I think I’ve mentioned this before, but learning Japanese continues to increase my sympathy towards kids who are learning to read and misread words in ways which seem inconceivable to me. My brain is pretty much incapable of looking at a word in English and not reading it immediately; the same is far from true in Japanese. For example, one of my vocabulary cards has a character written on the front, and the readings shutsu, desu, and deru on the back. (With their meetings.) At least that’s what I thought was written on the back for several days, until I took a closer book, and noticed that the second reading was dasu, not desu. Oops. I mean, it’s not like da and de even look similar, I simply wasn’t paying attention, and my brain isn’t yet wired to read correctly when I’m not paying attention.

I started off studying the language with the help of JapanesePod101 and a textbook (Japanese for Today). Then I added Read Japanese Today, which I continue to think is an excellent way to learn kanji. I’d also been using Kanji & Kana as a reference book, so I got my stroke order right when writing characters for vocabulary cards; over the last few month, however, I found myself browsing through it more often in odd moments.

It’s a book I’ve had around since the last time I tried to learn the language. It contains the government-approved list of 1945 basic kanji, showing how to write each, giving the various readings and meanings, as well as a few compounds in which they appear. And does so in an order based more or less on how important they are. A great book to have around, if you want to immerse yourself in the basic kanji; last decade, I tried to go through the book and memorize the kanji in order.

But I went too far with the book. At one point, I could go through the first 200 characters or so, and write them down in the order given in the book, with the proper stroke order. Which is a very seductive thing to do: it gives you something to practice if you just have some spare time, or are falling asleep at night, or whatever. The problem is that my memorizing of my strokes got ahead of my memorizing of the readings and the meanings, so things got unbalanced.

Because of my bad experience, I stayed away from doing the same thing this time. But then I glanced through the start of the book and realized that I claimed to know most of the characters on the first few pages. So what’s the harm in memorizing the order in the book, and reviewing the strokes in my head?

Thinking about it more, I think that, not only isn’t there harm, there’s virtue in it. If I claim I know a character, even if I’m only interested in reading the language rather than writing it, I have to be able to recognize it completely reliably; given the number of characters that look similar, in practice I can’t claim that unless I could write the character. But vocabulary cards, by their nature, don’t give me practice in writing characters. So I have to find another way to practice writing them; memorizing them in the order in that book is as good a way to practice that as I can think of.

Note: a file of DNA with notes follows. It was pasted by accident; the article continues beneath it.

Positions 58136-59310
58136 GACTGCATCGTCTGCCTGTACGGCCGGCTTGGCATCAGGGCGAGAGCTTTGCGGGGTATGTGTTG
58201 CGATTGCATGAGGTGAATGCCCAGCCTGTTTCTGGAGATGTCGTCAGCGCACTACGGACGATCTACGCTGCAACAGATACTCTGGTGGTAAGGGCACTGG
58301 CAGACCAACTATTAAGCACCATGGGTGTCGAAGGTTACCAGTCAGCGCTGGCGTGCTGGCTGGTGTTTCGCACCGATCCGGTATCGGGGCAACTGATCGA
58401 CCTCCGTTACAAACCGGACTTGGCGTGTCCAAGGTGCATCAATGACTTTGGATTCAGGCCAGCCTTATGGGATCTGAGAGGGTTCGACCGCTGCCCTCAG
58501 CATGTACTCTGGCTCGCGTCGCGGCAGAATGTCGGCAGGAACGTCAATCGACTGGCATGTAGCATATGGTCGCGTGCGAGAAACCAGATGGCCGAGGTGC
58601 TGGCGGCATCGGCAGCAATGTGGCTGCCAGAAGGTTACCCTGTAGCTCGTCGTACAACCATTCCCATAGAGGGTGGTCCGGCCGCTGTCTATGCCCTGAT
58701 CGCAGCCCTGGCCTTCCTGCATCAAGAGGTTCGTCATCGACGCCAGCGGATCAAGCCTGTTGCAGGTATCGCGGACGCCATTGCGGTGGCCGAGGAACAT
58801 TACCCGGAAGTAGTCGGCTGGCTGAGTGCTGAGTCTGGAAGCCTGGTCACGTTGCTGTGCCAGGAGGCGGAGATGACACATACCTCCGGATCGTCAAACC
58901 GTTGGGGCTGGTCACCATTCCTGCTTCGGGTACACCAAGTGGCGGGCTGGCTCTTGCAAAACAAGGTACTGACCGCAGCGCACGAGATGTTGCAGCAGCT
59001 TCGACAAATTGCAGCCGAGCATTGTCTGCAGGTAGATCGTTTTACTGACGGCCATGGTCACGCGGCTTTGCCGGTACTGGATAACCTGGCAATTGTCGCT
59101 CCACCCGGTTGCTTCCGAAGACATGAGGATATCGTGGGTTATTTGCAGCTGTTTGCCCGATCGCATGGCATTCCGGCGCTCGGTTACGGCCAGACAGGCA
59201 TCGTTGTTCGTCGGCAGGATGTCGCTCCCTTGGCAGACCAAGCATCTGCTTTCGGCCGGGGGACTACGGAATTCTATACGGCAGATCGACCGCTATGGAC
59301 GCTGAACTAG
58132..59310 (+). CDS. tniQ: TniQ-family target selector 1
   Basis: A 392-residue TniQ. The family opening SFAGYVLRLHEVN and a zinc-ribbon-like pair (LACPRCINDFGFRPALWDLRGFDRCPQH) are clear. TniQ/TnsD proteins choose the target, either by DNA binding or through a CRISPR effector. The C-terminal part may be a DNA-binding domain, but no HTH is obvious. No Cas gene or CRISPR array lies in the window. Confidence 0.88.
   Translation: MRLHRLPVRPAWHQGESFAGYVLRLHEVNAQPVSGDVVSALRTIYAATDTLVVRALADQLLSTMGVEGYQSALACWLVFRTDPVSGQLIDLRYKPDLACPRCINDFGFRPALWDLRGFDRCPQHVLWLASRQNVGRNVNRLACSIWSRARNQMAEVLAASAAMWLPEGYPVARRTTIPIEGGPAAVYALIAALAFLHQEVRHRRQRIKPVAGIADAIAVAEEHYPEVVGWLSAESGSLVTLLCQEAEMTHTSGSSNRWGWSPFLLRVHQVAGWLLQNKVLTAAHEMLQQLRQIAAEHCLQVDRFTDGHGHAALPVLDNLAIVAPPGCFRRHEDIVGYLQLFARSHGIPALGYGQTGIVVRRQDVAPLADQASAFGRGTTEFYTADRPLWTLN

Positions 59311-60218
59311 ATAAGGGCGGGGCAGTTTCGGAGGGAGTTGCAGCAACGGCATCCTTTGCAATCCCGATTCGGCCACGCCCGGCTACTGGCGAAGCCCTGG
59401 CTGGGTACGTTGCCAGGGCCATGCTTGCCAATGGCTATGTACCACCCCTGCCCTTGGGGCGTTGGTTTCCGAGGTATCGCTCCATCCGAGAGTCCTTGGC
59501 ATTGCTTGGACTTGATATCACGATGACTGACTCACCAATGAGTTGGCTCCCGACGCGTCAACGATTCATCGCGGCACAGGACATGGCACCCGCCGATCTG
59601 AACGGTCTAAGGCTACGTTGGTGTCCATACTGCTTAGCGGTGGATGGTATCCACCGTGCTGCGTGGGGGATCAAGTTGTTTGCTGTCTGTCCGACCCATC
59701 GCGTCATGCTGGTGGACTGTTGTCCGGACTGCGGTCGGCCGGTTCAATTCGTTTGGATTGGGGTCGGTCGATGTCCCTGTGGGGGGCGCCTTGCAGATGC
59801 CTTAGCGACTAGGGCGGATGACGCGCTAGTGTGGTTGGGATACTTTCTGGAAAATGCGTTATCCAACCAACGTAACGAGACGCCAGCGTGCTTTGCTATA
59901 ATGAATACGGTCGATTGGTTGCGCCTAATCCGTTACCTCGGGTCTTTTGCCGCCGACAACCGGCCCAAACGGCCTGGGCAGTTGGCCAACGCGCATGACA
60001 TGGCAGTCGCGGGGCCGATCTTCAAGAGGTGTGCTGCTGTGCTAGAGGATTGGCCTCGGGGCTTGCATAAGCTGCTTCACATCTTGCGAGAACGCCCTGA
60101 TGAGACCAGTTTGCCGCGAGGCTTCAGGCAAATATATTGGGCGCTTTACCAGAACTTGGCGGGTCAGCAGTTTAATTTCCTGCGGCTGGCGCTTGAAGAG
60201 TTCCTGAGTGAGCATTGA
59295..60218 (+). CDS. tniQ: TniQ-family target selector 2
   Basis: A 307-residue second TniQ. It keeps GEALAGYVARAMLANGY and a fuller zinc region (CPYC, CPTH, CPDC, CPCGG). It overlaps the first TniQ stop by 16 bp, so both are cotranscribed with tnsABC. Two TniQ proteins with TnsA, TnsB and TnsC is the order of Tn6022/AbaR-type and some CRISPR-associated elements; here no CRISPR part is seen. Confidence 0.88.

Having said that, I don’t want to forget what happened last time. I think/hope I’m doing a better job of managing my learning; the key here is to not have my memorizing how to write the characters get ahead of my memorizing their readings/meanings. If I do that, I’ll be okay.

The other book I’m reading right now is Japanese the Manga Way. It’s a relatively informal grammar of the language, with examples taken from manga. Which works well: besides being fun, manga gives a natural source of language examples that are closer to regular spoken Japanese than other written examples would be.

Other things I like about the book: for one, I can occasionally figure out what the examples are saying, kanji and all, before reading the explanations. And, for another thing, it presents the grammatical points in a rather different order than other sources that I’m using. (Perhaps because it isn’t constrained by having examples only use material that has been previously introduced.). I like seeing another lens on the language, and one which is perhaps a bit more coherent than others I have access to, one which is less intent on mapping the grammar to concepts in English.

The other thing I’ve been doing is watching (the excellent) Last Exile in Japanese with subtitles; again, nice to occasionally be able to figure out by myself what people are saying. Don’t get me wrong, the vast majority of the time I depend very much on the subtitles, but I’m starting to get the feeling that it might really stick this time.

Or maybe I’ll burn out in another couple of months! Always a possibility…

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